58.  I mention all this because many might think that women who have been kidnapped by a terrorist organisation and then raped by members of the state security forces have a powerful claim on the protection of the state to which they flee. I have explained in another case (In re B [2005] UKHL 19, paras 27 to 39) how the jurisprudence under the Refugee Convention is developing to recognise that rape is not simply an expression of individual aggression or desire but may be used as a systematic weapon of persecution or war. Regime changes may be less effective in protecting women from such dangers than they are for men. But no-one has challenged the adjudicator's decision on her asylum claim. The history does however reveal that she is not a would-be immigrant who came here to benefit from our superior medical services.

    59.  However, the strength of her claim under Article 3 does not depend upon the history, no matter how deserving or undeserving of our compassion, but upon her present situation and her immediate or very near future. The issue is when it is permissible to expel a person who is suffering from an illness which can be treated here but whose prospects of receiving such treatment in her home country do not look good. How are we to distinguish between the sad cases where we must harden our hearts and the even sadder cases where to do so would be inhumane? In short, what is the test?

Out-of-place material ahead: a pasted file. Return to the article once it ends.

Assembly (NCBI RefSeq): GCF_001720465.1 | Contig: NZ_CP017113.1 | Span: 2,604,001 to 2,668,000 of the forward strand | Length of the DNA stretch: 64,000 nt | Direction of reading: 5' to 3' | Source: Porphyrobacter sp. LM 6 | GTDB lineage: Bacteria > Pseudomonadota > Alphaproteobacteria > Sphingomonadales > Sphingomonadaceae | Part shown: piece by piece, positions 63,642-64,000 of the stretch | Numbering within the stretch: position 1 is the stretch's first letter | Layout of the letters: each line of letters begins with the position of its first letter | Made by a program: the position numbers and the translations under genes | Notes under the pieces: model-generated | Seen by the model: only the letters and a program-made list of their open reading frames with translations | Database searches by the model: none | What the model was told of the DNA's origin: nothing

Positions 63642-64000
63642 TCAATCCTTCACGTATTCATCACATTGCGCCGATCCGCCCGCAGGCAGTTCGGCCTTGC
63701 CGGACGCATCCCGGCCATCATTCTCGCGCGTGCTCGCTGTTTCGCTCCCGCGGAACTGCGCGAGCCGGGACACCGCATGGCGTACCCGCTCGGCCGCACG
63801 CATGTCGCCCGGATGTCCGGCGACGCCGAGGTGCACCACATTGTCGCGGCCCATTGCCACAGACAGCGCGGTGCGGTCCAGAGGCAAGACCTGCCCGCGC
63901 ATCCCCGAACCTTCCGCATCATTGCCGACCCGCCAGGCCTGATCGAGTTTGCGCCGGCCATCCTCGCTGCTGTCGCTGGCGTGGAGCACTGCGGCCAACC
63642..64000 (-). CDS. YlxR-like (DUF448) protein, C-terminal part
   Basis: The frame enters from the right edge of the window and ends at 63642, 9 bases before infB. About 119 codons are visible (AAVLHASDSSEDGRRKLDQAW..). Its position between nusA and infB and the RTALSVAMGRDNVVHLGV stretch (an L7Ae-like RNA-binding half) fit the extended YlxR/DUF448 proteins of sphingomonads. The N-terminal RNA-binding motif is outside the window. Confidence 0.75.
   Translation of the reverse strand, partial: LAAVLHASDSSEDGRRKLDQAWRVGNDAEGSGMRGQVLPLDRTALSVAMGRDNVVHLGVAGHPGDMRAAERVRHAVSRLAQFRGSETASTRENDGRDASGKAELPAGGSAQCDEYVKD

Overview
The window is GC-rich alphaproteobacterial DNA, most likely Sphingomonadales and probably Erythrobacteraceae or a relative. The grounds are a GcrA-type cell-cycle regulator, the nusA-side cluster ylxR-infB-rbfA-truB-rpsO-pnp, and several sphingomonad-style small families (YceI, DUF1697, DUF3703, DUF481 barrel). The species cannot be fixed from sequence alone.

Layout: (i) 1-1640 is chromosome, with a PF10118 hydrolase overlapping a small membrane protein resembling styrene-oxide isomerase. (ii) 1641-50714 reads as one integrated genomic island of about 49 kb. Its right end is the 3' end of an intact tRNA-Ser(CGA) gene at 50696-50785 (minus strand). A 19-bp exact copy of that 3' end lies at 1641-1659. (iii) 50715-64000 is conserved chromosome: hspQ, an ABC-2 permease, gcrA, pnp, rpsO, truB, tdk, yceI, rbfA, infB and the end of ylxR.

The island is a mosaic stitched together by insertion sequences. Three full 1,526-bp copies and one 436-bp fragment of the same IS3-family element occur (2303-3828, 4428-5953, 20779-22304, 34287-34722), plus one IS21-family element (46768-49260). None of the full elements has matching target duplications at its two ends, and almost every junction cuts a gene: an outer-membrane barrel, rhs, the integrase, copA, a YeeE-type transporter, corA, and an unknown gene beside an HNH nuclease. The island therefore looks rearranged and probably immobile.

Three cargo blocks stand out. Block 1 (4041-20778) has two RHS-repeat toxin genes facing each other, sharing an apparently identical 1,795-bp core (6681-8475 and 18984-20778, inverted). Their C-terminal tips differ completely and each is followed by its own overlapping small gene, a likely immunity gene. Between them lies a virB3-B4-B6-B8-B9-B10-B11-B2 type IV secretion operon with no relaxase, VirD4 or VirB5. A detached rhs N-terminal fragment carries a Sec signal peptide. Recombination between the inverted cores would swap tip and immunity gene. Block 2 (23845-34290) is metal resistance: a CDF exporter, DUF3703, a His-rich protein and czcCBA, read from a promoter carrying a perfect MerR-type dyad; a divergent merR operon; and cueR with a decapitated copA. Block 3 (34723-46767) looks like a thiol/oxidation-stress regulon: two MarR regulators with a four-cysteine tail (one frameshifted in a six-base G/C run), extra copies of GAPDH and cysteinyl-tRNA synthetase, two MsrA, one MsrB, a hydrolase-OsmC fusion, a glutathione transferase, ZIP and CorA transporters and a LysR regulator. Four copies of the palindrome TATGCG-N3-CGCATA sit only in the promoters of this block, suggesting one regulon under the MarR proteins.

60.  Article 3 of the European Convention of Human Rights is in absolute terms:

    "No one shall be subjected to torture or to inhuman or degrading treatment or punishment."

    The test applied by the adjudicator was that set out in paragraph 2.1 of the Asylum Directorate's 1998 Instructions on the Grant of Exceptional Leave to Remain, which was obviously drawn from the decision of the European Court of Human Rights in D v United Kingdom (1997) 24 EHRR 423: